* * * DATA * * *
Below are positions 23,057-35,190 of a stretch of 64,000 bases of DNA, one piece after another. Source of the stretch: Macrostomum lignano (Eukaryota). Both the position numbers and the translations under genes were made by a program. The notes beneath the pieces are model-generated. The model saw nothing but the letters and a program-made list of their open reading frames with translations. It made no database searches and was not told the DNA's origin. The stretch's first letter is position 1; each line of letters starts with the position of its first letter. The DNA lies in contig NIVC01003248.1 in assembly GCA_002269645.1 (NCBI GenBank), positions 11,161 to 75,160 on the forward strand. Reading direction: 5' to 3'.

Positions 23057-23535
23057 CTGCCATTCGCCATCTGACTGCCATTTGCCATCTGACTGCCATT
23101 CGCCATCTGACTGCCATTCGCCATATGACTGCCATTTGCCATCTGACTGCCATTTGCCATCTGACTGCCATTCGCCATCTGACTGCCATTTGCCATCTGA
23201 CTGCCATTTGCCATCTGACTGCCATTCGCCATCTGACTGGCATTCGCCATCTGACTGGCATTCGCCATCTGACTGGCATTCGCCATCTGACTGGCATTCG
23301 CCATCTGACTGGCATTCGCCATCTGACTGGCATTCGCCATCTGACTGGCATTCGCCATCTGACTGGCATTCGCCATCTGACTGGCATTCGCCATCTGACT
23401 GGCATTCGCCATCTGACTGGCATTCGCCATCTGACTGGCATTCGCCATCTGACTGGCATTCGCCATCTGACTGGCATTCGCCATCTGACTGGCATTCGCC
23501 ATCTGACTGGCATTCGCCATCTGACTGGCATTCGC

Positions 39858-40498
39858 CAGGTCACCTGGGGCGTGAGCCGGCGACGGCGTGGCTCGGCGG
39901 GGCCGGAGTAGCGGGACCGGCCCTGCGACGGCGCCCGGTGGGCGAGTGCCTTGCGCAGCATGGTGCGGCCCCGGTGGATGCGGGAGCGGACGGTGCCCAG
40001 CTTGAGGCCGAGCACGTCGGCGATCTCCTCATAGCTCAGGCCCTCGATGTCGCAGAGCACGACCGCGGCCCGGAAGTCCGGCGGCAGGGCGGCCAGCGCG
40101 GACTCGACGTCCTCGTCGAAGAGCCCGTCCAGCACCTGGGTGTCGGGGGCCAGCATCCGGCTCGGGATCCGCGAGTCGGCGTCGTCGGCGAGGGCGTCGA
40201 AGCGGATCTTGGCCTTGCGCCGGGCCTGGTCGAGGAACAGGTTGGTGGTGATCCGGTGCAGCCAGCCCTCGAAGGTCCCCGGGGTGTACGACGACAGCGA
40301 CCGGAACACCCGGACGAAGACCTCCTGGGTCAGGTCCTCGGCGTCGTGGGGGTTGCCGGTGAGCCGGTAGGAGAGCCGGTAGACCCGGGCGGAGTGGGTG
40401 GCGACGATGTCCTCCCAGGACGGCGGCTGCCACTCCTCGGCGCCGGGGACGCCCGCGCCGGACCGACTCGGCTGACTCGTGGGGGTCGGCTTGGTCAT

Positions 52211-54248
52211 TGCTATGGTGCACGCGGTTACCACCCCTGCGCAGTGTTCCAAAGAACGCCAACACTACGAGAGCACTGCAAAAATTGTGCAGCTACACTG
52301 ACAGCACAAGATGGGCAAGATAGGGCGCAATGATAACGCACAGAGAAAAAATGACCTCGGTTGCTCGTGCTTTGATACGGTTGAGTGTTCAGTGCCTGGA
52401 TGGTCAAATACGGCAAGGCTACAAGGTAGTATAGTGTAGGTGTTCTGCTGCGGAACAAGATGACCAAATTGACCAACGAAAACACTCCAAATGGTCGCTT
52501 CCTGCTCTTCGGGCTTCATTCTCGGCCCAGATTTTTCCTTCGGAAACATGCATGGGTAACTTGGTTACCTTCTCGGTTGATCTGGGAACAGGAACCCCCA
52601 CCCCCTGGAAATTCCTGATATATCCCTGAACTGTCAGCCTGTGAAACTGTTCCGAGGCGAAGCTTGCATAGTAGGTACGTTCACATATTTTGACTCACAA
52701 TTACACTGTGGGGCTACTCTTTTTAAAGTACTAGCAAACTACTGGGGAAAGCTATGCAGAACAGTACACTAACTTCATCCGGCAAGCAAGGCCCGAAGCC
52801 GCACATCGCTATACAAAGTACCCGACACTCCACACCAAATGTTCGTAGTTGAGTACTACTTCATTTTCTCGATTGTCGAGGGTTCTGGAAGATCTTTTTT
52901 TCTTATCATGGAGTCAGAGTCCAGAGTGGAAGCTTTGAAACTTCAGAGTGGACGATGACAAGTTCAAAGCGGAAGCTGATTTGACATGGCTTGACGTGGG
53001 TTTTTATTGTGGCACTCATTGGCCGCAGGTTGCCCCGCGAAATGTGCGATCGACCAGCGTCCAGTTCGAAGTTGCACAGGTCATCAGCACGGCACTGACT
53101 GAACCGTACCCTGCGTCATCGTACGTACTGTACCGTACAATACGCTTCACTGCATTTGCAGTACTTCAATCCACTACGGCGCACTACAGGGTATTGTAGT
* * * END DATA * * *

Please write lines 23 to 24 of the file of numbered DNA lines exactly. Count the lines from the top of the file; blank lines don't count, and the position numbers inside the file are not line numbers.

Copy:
52701 TTACACTGTGGGGCTACTCTTTTTAAAGTACTAGCAAACTACTGGGGAAAGCTATGCAGAACAGTACACTAACTTCATCCGGCAAGCAAGGCCCGAAGCC
52801 GCACATCGCTATACAAAGTACCCGACACTCCACACCAAATGTTCGTAGTTGAGTACTACTTCATTTTCTCGATTGTCGAGGGTTCTGGAAGATCTTTTTT